Changes in the law on holiday pay, about which all employers need to know.
Until recently employers in the UK had generally been required to pay holiday pay based on basic pay only. That approach had been thrown into doubt by the European Court of Justice, and earlier today, a long-anticipated decision in the joint appeals of Bear Scotland Ltd v Fulton and Baxter; Hertel (UK) Ltd v Wood and other; and Amec Group Limited v Law and others, which clarifies some of important issues was handed down by the Employment Appeal Tribunal.
We set out below the key points from that judgment:
- Normal pay has to be paid in respect of annual leave;
- Accordingly pay for overtime which a worker is “required” to carry out, even if that overtime is not guaranteed, should be included in holiday pay, and the Working Time Regulations 1998 can be read as complying with the Working Time Directive to give effect to this. This appears to discount the possibility of claims for purely voluntary overtime being included in holiday pay;
- Other components of normal pay over and above basic salary should also be included in the calculation of holiday pay, where there is an intrinsic or direct link to tasks which a worker is required to carry out, and payment is made for a sufficient period of time to justify the “normal pay” label;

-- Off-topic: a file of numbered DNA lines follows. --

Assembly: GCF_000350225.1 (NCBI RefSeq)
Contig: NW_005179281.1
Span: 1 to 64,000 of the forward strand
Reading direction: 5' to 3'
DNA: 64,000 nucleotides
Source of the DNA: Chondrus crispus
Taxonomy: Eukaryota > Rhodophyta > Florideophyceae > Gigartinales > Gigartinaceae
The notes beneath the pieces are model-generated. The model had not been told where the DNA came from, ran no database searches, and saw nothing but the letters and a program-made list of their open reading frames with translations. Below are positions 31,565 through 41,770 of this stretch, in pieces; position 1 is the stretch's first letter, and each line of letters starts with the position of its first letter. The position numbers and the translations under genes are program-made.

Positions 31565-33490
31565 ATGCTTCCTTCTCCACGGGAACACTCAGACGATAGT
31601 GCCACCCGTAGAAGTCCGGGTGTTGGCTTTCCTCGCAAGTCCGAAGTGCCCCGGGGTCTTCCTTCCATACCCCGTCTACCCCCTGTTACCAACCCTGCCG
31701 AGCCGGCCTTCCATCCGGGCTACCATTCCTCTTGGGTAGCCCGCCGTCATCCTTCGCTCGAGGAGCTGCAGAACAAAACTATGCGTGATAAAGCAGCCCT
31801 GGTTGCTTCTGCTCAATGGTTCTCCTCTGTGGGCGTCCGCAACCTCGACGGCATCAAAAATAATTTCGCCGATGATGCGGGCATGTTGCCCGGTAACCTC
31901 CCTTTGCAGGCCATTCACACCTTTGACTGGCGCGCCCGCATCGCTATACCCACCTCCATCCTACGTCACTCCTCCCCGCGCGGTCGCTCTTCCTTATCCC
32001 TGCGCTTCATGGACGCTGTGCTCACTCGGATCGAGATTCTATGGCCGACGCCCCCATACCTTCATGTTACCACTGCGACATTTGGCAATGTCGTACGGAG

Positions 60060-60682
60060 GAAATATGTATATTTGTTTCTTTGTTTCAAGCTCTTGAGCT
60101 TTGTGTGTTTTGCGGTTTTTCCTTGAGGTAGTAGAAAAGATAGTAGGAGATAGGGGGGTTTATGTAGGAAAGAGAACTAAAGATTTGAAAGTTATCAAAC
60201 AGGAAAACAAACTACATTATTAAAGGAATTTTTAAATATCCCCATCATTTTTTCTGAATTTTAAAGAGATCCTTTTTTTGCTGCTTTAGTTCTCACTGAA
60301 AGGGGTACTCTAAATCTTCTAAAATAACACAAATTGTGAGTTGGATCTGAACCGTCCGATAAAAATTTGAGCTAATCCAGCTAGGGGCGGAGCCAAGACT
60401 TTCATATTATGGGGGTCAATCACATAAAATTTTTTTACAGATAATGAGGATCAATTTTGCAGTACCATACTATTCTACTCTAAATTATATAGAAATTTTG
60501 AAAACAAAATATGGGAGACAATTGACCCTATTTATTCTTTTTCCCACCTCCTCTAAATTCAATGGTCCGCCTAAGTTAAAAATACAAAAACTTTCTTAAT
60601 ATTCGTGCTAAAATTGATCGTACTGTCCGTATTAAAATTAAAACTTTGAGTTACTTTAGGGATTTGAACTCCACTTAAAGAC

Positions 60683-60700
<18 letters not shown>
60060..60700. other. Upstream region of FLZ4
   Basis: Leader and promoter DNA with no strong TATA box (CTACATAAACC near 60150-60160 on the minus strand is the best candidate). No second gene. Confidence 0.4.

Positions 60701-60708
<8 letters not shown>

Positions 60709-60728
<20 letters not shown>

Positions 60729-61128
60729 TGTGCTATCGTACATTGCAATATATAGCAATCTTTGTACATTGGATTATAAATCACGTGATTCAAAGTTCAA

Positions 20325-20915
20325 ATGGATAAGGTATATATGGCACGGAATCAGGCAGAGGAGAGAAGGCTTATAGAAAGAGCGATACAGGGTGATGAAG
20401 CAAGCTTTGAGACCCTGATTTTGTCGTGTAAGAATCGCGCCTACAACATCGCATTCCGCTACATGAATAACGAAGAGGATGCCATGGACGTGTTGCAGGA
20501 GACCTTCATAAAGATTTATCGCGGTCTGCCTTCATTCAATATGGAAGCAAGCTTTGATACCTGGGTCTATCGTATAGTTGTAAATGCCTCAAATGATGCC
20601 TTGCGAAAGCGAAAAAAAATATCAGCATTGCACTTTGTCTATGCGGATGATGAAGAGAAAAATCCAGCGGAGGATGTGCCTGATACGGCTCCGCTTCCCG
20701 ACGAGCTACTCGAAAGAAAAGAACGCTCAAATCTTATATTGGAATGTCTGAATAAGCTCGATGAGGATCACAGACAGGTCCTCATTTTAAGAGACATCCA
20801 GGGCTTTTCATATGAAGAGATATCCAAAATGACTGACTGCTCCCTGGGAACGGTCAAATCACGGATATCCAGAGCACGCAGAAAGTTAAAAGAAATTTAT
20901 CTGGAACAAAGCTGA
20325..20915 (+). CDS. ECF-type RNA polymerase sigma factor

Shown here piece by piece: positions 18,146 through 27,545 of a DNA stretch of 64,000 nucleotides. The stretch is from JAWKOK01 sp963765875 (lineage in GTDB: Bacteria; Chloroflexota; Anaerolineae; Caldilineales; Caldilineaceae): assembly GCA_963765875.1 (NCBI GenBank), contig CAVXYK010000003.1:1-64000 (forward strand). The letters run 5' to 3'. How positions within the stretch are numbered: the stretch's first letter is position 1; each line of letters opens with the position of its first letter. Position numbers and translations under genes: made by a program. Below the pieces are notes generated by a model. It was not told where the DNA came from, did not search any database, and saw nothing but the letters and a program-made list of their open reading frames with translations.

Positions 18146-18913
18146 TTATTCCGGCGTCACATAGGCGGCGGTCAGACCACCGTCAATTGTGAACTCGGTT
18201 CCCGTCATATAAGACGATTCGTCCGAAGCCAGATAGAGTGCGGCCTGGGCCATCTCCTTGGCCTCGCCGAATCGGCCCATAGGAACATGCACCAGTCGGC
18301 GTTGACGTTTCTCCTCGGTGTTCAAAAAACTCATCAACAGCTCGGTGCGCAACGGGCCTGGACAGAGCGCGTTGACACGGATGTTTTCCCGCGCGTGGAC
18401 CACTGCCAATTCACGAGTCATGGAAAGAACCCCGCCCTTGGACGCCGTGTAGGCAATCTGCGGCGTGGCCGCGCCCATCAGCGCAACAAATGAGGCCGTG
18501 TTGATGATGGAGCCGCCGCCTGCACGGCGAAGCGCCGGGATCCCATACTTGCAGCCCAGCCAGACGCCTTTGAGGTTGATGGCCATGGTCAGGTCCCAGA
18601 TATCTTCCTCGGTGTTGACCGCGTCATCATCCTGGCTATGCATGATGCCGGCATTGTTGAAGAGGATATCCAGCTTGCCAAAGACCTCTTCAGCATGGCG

- Workers are entitled to claim holiday pay backdated to previous leave years as claims for unlawful deduction from wages, if the claim is made no more than three months after the last in an unbroken series of deductions. A gap of more than three months where no unlawful deduction was made extinguishes the right to bring a claim relating to the earlier period. The additional 1.6 weeks’ leave to which workers are entitled in the UK is taken after the 4 weeks minimum entitlement under the Directive. There may therefore be a gap of over three months between the 4 weeks minimum which is taken each leave year, thereby breaking the chain of deductions. In practical terms, this may mean that many historic holiday pay claims will be limited to the most recent leave year.
Permission has been given for the decision to be appealed to the Court of Appeal, particularly with reference to the issue of claims for backpay, which the Judge noted was an issue of “public importance”. These points are a cause for serious concern for many employers, particularly given the scope for complex litigation.